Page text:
There’s something promising in this autumn air along with the renewed prana.
The moon has shifted across the sky, and my livingroom is now dark instead of filled with light, and moths keep crashing into my screen.
I begin my day in the dark, waking long before dawn, leaving behind my dormitory bunk for a room called Shadowbrook at the Kripalu Center for Yoga and Health.
The sky is still dark an hour later when Shadowbrook fills with Let Your Yoga Dance teacher trainees who take their place on mats in front of me.
What am I doing here?
How am I the one on the dais?
At 6:30 am, we begin the practice of yoga, the last class before their graduation. After centering, I guide them in a series of warming poses, at which point I look down to see that in my rush to get dressed in the dark, I grabbed the wrong top, and the one I’m wearing allows my cleavage to spill out each time I bend in front of them.
In a wild act of incompetence (unimaginable in my previous incarnations) I ask: Could someone tie these straps to my bra?
And with that, the spell is broken–the one between me and them–as two women jump up to restore my modesty, and I step down off the dais.
“Kelly,” someone calls from the back, her voice freed, “Would you turn off the lights? The sun is about to rise.” (Others nod their approval.)
I walk the length of the room to the back of Shadowbrook, turn the dial, and then return through the rows of mats toward the platform.
Just before I step up, I turn to share something that I’ve only just realized: I feel so much better down here with you.
The students smile and tell me that it will be fine if I teach from the floor, “We can see you.”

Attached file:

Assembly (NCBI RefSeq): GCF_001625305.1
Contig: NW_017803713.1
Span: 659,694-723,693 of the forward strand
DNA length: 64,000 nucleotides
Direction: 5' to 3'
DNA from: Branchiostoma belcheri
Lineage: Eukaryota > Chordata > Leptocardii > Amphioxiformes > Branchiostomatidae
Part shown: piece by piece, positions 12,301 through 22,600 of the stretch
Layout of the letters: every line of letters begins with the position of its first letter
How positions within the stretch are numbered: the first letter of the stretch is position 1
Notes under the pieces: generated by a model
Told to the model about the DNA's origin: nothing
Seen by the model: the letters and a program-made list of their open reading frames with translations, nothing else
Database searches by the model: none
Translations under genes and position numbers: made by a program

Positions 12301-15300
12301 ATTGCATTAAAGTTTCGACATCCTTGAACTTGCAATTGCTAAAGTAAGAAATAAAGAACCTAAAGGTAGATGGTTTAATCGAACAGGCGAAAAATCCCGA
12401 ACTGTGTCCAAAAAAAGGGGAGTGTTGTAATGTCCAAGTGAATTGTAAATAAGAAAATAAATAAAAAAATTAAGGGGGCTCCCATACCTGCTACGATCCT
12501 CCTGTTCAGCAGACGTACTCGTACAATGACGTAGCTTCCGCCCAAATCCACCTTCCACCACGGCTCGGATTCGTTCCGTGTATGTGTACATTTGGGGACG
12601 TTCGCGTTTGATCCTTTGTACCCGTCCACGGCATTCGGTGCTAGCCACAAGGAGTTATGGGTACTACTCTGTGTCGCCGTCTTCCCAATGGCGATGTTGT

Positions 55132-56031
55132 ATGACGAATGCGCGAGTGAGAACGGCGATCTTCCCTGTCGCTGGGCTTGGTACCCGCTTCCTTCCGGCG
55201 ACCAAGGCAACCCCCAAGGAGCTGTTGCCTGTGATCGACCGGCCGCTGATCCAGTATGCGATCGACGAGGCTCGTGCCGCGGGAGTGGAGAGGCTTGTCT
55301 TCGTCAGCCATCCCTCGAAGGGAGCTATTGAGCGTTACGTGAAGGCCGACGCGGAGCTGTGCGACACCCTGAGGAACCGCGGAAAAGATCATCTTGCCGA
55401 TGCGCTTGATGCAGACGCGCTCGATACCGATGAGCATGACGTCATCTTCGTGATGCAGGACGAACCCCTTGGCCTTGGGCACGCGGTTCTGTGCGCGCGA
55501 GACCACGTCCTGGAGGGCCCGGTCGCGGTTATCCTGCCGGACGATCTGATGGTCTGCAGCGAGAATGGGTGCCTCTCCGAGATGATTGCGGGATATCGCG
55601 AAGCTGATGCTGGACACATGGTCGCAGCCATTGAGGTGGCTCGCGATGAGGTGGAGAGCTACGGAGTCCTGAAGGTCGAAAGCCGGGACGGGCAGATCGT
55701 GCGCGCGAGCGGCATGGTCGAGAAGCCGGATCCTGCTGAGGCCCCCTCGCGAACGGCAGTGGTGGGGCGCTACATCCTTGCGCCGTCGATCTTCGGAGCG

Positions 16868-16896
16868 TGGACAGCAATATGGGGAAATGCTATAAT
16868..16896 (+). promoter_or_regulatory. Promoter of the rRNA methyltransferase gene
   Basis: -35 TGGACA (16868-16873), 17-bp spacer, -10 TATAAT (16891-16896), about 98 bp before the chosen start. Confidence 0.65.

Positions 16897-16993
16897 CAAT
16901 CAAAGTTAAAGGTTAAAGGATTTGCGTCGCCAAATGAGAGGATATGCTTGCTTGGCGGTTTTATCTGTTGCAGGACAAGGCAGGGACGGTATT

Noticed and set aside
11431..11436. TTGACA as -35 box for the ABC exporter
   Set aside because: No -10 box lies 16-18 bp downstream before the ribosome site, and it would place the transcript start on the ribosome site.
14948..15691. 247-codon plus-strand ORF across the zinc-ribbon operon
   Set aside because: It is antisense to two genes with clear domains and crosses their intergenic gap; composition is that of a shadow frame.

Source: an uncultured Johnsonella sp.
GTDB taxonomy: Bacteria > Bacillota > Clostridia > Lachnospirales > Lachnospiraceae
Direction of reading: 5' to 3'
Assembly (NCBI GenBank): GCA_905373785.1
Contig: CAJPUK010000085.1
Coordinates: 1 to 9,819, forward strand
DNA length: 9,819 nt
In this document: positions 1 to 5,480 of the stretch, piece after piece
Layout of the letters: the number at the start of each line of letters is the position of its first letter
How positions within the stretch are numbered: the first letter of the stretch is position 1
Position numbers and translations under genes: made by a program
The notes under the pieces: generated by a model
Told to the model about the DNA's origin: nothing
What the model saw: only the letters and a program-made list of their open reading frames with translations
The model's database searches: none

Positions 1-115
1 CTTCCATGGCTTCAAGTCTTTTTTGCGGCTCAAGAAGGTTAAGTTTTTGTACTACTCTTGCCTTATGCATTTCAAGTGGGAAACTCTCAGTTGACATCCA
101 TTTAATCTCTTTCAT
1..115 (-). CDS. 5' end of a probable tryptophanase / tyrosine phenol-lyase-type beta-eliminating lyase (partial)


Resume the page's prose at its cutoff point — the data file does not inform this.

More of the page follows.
I exhale, relieved, and guide them through a series of strengthening poses before inviting these brave warriors onto their backs, into the 4th chakra, the sweet pause–the heart of the Let Your Yoga Dance classes–that soon they’ll be leading in their hometowns around the country and abroad.
I return to the platform and bring my knees to my chest, and we roll toward one another,
breathing deeply, in and out, in and out.
In the sweet pause of breath, I see in them a sea of babies,
“A room full of Let Your Yoga Dance Instructors,” I say,
Ready to be born.”
Like soft bubbles rising from the mats, I hear giggles,
which slowly, then rapidly, swell across the belly of Shadowbrook,
and pop into a chorus of joyous release, until no one can hear or cares to hear my directions.
There are still giggles as we lift our legs into the air, Happy Baby, while the sun lifts over the mountain
birthing this new day.
The last spell to be broken is the invitation to leave behind the mat and come to the front of the room where we gather in a circle, arms around each other’s backs, Virabhadrasana III, Warrior III–flying toward our destiny–and as we take in each other’s gaze, it’s as if we are flying in the sky, together, in mutual bliss.
I can’t remember what came next, not the inversion or Savasana, because when the class ended, Pam came from the back of the room to tell me what she now knew (and what we all long to remember):
“It doesn’t have to be so hard.”
After the last of the students thanked me and went off to breakfast, I returned to my room, and changed my shirt, and lay down on my bunk, and pulled the curtain around me, and teared up, in raw humility, for my perfect imperfection.
I had wanted to be so much more, but I can only be myself.